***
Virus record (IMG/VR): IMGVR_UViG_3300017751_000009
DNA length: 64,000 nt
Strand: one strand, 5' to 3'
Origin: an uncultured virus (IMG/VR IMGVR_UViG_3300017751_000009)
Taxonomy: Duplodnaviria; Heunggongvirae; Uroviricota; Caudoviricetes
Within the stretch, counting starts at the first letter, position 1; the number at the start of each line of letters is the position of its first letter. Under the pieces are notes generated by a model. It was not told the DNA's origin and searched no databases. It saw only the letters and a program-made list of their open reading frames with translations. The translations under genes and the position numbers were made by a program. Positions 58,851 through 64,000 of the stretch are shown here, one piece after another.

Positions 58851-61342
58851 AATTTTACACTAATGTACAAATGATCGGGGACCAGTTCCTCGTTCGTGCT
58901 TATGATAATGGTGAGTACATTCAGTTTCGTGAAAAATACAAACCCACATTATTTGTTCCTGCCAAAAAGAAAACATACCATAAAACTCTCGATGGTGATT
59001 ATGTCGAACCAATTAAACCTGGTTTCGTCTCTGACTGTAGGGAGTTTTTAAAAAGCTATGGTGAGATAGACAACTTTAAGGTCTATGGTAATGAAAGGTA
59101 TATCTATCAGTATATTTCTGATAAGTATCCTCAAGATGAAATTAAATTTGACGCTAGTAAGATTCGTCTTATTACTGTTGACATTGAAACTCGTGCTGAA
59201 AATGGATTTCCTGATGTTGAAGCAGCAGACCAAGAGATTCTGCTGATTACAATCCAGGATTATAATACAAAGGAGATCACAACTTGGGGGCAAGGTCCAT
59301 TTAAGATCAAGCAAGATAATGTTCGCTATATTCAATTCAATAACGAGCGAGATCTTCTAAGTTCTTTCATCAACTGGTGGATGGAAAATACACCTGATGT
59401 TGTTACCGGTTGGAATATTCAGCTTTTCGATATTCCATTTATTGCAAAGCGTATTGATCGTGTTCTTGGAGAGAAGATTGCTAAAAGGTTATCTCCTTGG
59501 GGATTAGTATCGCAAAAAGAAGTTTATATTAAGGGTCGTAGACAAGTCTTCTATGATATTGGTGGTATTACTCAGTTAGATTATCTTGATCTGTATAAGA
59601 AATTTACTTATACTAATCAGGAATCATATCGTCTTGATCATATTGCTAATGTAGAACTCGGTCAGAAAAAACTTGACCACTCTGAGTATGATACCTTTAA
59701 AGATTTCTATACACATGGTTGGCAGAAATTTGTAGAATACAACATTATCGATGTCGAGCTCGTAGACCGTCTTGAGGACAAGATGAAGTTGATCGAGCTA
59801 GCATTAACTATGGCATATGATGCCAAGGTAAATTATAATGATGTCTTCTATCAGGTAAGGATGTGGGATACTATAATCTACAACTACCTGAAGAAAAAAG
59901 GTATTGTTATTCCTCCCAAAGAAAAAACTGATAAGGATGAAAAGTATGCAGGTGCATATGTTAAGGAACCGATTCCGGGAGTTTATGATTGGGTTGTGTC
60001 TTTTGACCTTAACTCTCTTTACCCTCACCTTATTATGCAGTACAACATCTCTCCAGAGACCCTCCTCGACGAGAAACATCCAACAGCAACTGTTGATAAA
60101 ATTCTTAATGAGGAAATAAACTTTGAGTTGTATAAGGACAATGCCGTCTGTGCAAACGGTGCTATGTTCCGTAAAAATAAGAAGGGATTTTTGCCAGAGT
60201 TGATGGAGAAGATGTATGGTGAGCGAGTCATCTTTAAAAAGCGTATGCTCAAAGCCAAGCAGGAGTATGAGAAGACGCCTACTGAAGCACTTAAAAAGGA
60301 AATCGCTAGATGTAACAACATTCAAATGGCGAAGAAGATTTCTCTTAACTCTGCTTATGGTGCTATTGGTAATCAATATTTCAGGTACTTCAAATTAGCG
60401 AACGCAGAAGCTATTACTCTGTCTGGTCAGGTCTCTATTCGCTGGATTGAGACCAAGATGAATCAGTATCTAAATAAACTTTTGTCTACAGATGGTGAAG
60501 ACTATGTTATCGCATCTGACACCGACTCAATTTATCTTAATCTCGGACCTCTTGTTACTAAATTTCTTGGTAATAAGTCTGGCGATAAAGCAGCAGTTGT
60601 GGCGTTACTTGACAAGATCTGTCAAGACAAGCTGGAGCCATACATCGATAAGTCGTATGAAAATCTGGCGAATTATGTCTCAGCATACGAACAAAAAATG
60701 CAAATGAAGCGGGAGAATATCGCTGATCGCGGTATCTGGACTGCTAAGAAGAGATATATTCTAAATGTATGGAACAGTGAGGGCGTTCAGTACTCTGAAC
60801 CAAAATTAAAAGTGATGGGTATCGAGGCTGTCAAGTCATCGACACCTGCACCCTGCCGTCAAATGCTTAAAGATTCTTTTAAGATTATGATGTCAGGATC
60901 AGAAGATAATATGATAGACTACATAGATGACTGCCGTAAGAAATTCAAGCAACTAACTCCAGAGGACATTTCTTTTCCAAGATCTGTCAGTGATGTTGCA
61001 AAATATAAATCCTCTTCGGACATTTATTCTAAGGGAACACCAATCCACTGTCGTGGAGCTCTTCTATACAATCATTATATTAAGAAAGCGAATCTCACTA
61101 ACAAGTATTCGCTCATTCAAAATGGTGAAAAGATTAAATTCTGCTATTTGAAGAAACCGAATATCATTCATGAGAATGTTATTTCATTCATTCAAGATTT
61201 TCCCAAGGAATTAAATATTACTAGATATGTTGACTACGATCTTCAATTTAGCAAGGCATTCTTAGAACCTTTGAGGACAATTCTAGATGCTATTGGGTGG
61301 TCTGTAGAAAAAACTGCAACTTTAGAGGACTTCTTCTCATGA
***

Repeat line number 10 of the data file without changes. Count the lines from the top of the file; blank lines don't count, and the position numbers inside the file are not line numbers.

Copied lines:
59001 ATGTCGAACCAATTAAACCTGGTTTCGTCTCTGACTGTAGGGAGTTTTTAAAAAGCTATGGTGAGATAGACAACTTTAAGGTCTATGGTAATGAAAGGTA